I used to work for a guy by the name of Beck. He had a first name but I think it was only used on legal documents. Beck always said "Don't come to me with a problem unless you also have a solution, otherwise all you are doing is complaining and I don't want to hear it." Beck was not one to suffer anyone's bullshit. I'd approach him with a solution to a problem. The first thing he wanted me to do is gather information to fully understand the problem. To make the solution work, all I had to do was use the information to develop a plan. After that, it was a matter of tweaking the plan.
We've got all these problems, and plenty more. As an entrepreneur, I always see problems as opportunity. Develop a plan to solve the problem, make a business of it. The complexity and pervasiveness of these problems are such that we won't solve them without action, and we won't get far going it alone. Business as usual is not the answer either. We won't solve our problems with the same thinking that got us here in the first place.
We need a plan that addresses the issues above. Such a plan must offer opportunity to develop skills and work experience for our young people. It must give people a chance to make a direct impact on earning potential. We need to build a business that benefits everyone involved as well as the community. The business needs the ability to expand, improve, and at times, alter its methods without sacrificing integrity or surrendering the values of the people. The income generated must go to the people doing the work rather than fat cats in some distant office. We must look out for the well being of our customers without infringing on their control of their own destiny. We have to offer a means of getting involved to whatever degree best fits their needs, desires, and abilities. At the same time, we have to account for situation changes which compel seperation, both voluntary and involuntary.
This is a tall order.
The solution I've come up with is explained in the Cooperative Enterprise, Plan Outline.
I propose we form a cooperative business, food based, with the primary components being a farm, a kitchen, and a store. This is a scope extending from seed to plate. Food is common to all of us. The farm brings the product at the lowest possible cost and gives us control over what is in our food. The kitchen adds the greatest value. The store lets us market our products as well as products from other suppliers in order to redirect our current spending to our own company. We are the investors, the owners, the workers and the customers. We'll want as many customers as possible, so we'll need as many people involved as possible. With lots of people involved, the investment per person drops to affordable levels. We are the owners, giving us control of the destiny of the company.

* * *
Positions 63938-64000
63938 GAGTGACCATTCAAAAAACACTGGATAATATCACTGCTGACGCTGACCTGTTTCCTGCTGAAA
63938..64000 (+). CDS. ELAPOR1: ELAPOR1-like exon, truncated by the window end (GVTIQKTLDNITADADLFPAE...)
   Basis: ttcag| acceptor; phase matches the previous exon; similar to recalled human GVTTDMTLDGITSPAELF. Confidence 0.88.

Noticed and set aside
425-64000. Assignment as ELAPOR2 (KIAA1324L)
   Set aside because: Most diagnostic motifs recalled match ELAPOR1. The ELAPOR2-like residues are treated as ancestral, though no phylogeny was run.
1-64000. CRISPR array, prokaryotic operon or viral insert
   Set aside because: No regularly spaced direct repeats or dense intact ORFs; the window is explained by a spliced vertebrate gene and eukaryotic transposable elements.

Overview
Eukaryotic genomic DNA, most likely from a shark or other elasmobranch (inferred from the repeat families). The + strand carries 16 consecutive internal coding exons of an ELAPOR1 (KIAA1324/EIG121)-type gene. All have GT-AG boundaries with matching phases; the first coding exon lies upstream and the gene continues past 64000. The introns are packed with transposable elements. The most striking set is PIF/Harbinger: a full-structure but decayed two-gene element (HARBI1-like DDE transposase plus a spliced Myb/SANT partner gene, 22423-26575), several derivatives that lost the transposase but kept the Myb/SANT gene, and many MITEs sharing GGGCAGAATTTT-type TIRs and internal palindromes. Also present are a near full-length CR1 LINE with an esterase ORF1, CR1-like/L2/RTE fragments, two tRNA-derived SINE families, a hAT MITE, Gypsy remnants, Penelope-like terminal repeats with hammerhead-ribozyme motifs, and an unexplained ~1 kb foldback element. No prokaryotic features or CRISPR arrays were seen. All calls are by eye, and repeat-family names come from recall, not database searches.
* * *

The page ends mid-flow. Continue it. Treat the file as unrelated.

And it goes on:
We all chip in effort, and the old addage "Many Hands Make Light Work" applies, but the expected trend will be for our kids to do the work. They stand to gain work experience by participating in the entire enterprise. Taking on responsibility offers a head start which they won't get from flipping hamburgers or college textbooks. In the end, the investment is not so much in a business, but in our kids' futures.
We pool the resources we each have available in order to set up a framework to which a wide array of endeavors, profitable and otherwise, can be attached. These endeavors can be closely connected or loosely affiliated. Some are profitable, some are altruistic, others offer savings. All bring opportunity for personal development. You don't have to buy anything, but you can buy all you want. You don't have to invest, but there are ways to invest heavily. You don't have to do any work, but if you do, you stand to earn the most.
This plan takes a holistic approach at operating a business using the people, skills, money, and resources available. The ability to evolve by adding projects imparts a dynamic element not found in traditional, more rigid business models. With a couple of hundred people to make things happen, the business can go far, however, it is not written in stone that this is the only way to proceed. Land prices, particularly in densely populated areas, may make the farm impractical. A kitchen and store can still work, and numerous side projects can be established without a farm. It need not be food based. The Repurpose Project can become a diverse enterprise all by itself. This is a framework which is flexible enough to change direction according to how the winds blow.